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Banks, navigating choppy seas, tap their branch networks for cash

Atlantic Union Bank - Fulton Bank
The parent companies of Atlantic Union Bank and Fulton Bank have both sold branches and then leased them back as a way to offset losses from bond sales.

Bloomberg/Adobe Stock

Banks are turning to another onetime source of revenue as the industry hits tougher times, and institutions look for creative ways to offset losses from bad investments.

This recent spate of deals entails the sale of certain branches to real estate firms, which then lease back the branches to the banks and collect rent for years to come. 

Proponents say the strategy makes sense even in regular times, since it frees up banks’ balance sheets for day-to-day business, rather than leaving money sitting in valuable real estate. But so-called sale leaseback deals have additional benefits as the industry navigates choppier waters.

“It’s a sign of the times,” said Todd Baker, managing principal at Broadmoor Consulting and a lecturer at Columbia University, noting that the moves generate “cash and capital that can then be used to deal with some other problems.” 

For some banks, one problem right now centers around bonds that they bought back when interest rates were low. Rising interest rates starting in 2022 tanked the value of those bonds, saddling the banks with large “unrealized” losses on securities that don’t pay much interest. 

Once last year’s turmoil in the banking system subsided, banks started getting rid of their low-yielding bonds and replacing them with newly issued ones that pay more. But that’s a painful trade to make, since banks are selling at a loss, thus making their previously unrealized losses real.

The fix: pairing those losses with gains from selling some of their most treasured branches.

Banks that have done sale leaseback deals in recent months include Sierra Bancorp in California, Finward Bancorp in Indiana and First Northwest Bancorp in Washington.

Another branch seller is Plumas Bancorp in Reno, Nevada. In February, the $1.6 billion-asset bank said that it sold nine branches to the real estate firm MountainSeed, which in turn leased the buildings back to the bank for 15 years.

The $25.7 million deal gave Plumas the flexibility it needed to restructure its bond portfolio — basically swapping out low-paying bonds for higher-yielding ones. Doing that required the bank to take a capital hit, but selling the branches at a gain negated the blow.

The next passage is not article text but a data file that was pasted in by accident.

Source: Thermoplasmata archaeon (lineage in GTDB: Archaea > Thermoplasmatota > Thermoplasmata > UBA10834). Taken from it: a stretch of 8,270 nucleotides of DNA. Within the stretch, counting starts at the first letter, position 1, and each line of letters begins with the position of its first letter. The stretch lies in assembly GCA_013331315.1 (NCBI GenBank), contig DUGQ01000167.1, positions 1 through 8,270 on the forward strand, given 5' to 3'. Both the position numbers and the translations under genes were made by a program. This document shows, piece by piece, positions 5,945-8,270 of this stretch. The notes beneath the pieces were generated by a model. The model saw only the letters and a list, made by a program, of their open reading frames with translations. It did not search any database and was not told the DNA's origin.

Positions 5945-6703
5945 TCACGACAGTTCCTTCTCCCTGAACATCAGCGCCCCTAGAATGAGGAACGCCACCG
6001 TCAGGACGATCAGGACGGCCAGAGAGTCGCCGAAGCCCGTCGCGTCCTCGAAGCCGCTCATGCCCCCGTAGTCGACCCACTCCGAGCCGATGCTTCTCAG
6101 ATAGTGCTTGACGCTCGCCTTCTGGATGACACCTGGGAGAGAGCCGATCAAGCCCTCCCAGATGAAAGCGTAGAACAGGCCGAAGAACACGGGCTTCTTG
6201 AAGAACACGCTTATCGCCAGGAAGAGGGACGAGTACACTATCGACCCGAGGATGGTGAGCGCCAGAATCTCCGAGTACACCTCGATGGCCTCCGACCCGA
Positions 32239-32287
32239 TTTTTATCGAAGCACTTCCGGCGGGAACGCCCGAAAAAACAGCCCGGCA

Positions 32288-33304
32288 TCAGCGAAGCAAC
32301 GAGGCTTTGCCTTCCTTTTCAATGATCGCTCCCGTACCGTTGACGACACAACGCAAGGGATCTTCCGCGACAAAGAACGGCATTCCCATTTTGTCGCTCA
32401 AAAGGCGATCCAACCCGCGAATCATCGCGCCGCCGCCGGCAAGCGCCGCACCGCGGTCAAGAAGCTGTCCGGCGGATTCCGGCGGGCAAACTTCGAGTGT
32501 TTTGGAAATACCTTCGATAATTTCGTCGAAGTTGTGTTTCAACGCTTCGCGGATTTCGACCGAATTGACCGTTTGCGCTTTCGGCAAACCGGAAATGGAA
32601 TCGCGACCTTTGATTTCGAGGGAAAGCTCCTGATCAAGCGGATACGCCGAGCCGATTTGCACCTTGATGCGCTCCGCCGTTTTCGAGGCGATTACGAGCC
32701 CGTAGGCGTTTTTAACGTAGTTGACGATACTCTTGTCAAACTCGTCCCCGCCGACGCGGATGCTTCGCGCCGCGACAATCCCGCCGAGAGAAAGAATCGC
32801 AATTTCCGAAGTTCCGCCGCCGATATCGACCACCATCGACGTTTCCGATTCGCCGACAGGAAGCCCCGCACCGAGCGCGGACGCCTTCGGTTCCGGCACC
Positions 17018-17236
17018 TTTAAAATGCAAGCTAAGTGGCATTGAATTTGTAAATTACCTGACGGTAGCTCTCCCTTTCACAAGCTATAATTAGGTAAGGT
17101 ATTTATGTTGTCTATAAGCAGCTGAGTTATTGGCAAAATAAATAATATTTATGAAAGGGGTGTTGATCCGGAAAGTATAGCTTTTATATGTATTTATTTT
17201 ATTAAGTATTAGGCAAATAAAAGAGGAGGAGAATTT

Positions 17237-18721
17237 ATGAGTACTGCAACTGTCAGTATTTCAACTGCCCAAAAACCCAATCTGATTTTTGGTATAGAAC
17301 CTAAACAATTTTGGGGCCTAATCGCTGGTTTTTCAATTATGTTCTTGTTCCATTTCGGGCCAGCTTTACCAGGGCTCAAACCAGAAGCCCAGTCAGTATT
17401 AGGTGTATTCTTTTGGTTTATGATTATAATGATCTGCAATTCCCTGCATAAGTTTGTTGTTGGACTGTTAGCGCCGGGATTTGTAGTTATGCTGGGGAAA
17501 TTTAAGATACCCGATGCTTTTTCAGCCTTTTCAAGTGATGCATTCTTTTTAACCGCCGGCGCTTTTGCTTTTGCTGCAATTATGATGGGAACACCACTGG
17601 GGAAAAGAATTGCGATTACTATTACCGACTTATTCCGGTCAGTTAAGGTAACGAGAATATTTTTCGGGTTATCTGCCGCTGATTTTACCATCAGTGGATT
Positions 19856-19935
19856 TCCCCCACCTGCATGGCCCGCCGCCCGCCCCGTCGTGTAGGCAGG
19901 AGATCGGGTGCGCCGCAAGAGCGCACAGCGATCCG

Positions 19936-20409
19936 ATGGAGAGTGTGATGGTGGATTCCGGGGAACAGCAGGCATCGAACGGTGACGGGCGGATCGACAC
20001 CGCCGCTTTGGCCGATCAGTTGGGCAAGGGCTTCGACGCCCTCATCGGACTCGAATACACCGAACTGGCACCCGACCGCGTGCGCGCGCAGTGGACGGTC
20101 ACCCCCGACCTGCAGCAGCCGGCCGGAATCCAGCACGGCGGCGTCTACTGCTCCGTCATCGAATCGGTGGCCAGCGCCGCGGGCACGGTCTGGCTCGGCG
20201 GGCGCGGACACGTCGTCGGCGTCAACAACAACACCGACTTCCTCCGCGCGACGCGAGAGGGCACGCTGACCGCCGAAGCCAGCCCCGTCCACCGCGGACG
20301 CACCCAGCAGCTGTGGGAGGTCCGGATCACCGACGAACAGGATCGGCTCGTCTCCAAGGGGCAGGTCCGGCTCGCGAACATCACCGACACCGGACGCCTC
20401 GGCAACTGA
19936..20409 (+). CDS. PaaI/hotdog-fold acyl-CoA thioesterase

“The restructure will result in higher yields and interest income streams for years to come,” Andrew Ryback, Plumas Bancorp’s president and CEO, said in February.

The communities where those branches operate benefit, too, Ryback added, since the bank is effectively committing to 15-year leases at a time when banks continue trimming their branch footprints.

“You’re doubling down on the communities that you’re in when you do a sale leaseback,” said Carl Streck, the CEO of MountainSeed. “It’s counterintuitive, but it really is true.”

MountainSeed has been behind several of the sale leaseback deals announced over the last year. The Atlanta-based firm, which offers various real-estate services to the banking industry, recently raised $2 billion to arrange more such deals. Streck said he expects to close 100 of them this year.

The large investment firm Blue Owl Capital has also been active in sale leasebacks for years, striking deals with large and regional banks. It’s seen an uptick in activity recently and says that it has a robust pipeline of deals.

Marc Zahr, Blue Owl’s head of real estate, said sale leasebacks present a “massive opportunity”  for companies to “unlock” the value of their real estate and put it toward loans or other investments.

“If you can use the proceeds, unlock the value that is tied up, not earning anything on your balance sheet and redeploy back into operations … that should be accretive to your shareholders,” Zahr said. “That’s what CFOs and treasurers should be focused on in the banking sector and all other sectors.”

Last month, Blue Owl did a sale leaseback deal with Fulton Bank, which picked up the scraps following the recent failure of Philadelphia-based Republic First Bancorp. The parent company of Fulton Bank sold 40 locations to Blue Owl and signed 15-year leases on them, with the possibility of extensions for another 15 years.

Lancaster, Pennsylvania-based Fulton recorded a $20.4 million gain on the transaction, which offset a $20.4 million loss it took from restructuring its bond portfolio.

Atlantic Union Bankshares in Richmond, Virginia did its own sale leaseback deal with Blue Owl last year. Atlantic Union spokesperson Beth Shivak told American Banker at the time that the deal, which involved 25 branches, “enables us to turn a fixed asset into an earning asset.”

The deal also helped Atlantic Union Bank’s parent company to make a bond restructuring trade,…

Read More: Banks, navigating choppy seas, tap their branch networks for cash

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